Private Herbert Ryan from Bailey Park St Marys, the son of John and Mary Ryan enlisted in June 1918. In September 1918, Ryan was admitted to Military Hospital at Chatham with mumps and after recovering in October, was transferred to his Training Battalion. On 29 January 1919, he was admitted to Australian General Hospital at Sutton Veny with influenza and died on 6 February.
Nurse Annie Major-West was matron at Nepean Cottage Hospital when she enlisted in May 1917. She was immediately sent to Salonika in Greece. In June 1918, Major-West was suffering from debility and sent to the Sisters’ Convalescent Camp. She returned to work in August, but in September was suffering from influenza and again admitted to hospital. On 20 September, Major-West returned to duty with the 50th General Hospital. She returned to Australia in September 1919.
Nurse Ada Alice Morehead, the daughter of John and Annie Morehead of Luddenham enlisted in July 1915. Soon after arriving in England she was posted to a number of war hospitals before her posting in January 1918 to the 5th Stationary Hospital in France. By the end of the year she was back in England and in May 1919 was found to be debilitated and suffered from influenza, coughing for three months. Soon afterwards Morehead and her sister Clara returned to Australia.
Nurse Vida Greentree, the daughter of Albert and Jane Greentree enlisted in May 1917. She was posted to Salonika in Greece and during her time there nursed many German, Bulgarian and Turkish prisoners of war. In November 1918, Greentree was transferred to the 50th General Hospital near Salonika where many of the hospital’s patients were victims of the influenza epidemic. She returned to Australia in September 1919.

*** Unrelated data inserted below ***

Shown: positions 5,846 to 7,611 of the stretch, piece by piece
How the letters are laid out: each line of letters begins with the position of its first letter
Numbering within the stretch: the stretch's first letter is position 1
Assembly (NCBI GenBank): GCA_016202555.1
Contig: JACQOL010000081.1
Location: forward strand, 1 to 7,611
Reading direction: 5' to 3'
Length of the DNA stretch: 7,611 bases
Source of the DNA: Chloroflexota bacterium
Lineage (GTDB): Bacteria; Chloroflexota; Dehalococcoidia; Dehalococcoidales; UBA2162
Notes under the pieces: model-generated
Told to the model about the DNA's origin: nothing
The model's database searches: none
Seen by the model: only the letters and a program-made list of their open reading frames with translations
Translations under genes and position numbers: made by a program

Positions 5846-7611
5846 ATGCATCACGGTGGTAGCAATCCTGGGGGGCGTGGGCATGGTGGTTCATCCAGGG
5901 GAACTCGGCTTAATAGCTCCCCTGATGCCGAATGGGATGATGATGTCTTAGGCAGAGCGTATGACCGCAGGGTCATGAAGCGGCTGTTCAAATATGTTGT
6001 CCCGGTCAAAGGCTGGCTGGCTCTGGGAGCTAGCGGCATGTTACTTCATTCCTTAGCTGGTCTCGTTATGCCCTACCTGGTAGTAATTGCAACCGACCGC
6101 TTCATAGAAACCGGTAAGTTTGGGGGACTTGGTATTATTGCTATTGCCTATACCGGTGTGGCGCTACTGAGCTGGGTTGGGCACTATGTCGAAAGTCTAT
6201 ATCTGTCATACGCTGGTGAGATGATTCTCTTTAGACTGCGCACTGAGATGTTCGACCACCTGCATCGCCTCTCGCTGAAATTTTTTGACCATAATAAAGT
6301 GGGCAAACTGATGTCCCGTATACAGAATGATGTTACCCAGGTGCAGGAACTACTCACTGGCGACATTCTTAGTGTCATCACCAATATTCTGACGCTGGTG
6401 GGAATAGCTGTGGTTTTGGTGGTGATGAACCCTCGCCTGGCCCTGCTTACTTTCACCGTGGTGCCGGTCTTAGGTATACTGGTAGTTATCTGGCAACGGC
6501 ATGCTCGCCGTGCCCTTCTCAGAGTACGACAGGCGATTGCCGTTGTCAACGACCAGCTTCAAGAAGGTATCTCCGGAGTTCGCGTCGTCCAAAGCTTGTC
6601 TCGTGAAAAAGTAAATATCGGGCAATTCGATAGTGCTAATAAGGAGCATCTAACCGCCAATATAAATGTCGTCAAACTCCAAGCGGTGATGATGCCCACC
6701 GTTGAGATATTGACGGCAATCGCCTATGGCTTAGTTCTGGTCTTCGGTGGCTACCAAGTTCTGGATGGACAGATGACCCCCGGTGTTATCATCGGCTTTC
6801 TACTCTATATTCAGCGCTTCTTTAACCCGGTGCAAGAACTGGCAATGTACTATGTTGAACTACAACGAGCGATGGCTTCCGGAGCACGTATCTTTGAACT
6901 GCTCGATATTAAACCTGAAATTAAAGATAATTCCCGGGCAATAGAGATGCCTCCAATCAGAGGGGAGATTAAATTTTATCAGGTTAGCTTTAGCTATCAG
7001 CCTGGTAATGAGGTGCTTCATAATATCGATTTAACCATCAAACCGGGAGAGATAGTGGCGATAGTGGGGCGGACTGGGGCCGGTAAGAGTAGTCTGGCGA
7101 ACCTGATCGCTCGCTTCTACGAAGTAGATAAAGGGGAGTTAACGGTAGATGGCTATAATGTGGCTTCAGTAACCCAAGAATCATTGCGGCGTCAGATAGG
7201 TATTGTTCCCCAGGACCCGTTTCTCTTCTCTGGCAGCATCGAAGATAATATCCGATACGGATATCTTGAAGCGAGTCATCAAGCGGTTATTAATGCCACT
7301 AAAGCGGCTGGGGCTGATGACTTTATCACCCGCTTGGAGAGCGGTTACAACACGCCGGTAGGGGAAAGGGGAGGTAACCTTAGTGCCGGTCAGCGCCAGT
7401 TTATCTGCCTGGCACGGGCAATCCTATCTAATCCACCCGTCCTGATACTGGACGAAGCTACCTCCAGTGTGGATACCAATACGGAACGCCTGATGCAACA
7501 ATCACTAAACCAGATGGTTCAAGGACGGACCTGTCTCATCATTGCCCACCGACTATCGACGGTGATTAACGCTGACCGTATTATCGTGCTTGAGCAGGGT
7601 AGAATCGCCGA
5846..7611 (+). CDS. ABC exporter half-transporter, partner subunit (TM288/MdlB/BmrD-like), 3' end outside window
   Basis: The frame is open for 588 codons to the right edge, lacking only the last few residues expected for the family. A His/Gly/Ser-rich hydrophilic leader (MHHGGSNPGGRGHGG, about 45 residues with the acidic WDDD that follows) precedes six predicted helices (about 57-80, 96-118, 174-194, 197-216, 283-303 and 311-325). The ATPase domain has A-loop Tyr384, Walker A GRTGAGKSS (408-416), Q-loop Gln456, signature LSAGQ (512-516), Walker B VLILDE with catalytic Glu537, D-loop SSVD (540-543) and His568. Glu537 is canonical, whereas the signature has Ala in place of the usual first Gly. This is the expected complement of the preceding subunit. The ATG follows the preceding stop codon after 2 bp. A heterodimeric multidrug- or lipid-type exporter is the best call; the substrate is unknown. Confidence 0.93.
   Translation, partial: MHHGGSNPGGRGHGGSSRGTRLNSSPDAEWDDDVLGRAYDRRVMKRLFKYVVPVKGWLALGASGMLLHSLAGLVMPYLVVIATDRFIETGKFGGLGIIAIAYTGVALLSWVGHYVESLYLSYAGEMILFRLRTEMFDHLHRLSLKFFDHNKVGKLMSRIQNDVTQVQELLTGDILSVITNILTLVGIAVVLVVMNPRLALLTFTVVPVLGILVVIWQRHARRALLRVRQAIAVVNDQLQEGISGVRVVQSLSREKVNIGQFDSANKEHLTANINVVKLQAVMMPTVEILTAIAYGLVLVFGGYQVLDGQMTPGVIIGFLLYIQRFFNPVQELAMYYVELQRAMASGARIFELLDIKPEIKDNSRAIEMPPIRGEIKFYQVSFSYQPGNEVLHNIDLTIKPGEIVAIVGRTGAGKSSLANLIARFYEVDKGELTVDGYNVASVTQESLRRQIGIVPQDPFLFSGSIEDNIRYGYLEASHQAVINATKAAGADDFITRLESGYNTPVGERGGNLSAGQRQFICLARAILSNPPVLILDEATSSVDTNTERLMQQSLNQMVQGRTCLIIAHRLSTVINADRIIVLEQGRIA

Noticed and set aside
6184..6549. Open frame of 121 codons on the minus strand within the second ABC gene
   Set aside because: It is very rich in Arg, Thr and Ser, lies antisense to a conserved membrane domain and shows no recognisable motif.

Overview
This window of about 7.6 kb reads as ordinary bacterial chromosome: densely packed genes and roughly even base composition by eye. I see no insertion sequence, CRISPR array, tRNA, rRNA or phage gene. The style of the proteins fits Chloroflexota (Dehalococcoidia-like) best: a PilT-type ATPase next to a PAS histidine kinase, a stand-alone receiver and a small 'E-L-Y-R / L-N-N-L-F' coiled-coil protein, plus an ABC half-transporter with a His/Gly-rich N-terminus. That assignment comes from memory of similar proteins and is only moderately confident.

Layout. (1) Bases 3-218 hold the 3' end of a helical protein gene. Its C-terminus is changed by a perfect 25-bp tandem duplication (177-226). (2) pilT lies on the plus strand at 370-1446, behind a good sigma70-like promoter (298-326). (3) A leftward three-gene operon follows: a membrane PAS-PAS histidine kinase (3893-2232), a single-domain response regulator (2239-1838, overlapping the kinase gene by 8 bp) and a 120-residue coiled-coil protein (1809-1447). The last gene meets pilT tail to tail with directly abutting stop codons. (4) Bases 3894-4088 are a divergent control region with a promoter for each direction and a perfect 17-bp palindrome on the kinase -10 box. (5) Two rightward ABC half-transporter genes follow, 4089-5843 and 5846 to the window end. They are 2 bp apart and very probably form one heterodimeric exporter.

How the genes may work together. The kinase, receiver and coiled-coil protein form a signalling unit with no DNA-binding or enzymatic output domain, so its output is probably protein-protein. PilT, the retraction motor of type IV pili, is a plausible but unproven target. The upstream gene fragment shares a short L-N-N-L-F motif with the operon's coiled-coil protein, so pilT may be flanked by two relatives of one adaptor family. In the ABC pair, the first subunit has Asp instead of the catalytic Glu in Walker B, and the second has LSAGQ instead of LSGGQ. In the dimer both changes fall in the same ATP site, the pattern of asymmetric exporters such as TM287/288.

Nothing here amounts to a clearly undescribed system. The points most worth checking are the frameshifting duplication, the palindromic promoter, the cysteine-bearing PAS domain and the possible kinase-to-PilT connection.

Nurse Adele Baker, the daughter of Alfred and Sophia Baker enlisted in April 1917. On arrival at Salonika, she served with a number of British hospitals and in May 1918, she was admitted to the 43rd General Hospital with dysentery. After convalescing Baker resumed her nursing duties, but in August was hospitalised with influenza. In February 1919, Baker transferred to England before returning to Australia in September 1919.
In New South Wales, the first notifications of the threatened outbreak came from the Public Health Department in late November 1918, asking local councils for their cooperation in preventing the spread of the outbreak. The department also provided councils with instructions on precautionary measures. They were to register all cases of influenza in their respective infectious diseases registers. Pneumonic influenza was the only form of the disease notifiable under the Public Health Act. The registers for Penrith, St Marys and Castlereagh are now held by Penrith City Library, and are currently being transcribed. Information on the impending epidemic was also published in the Nepean Times on 30 November. People were encouraged to liberally use disinfectant, avoid crowds, keep away from ‘coughers and spitters’ and wear masks in public. At a council meeting in June 1919, Alderman David Fitch from Penrith Council stated ‘Considering the large number of people who go backwards and forwards between here and the city, I think it speaks well for the health of the town that there are so few cases’.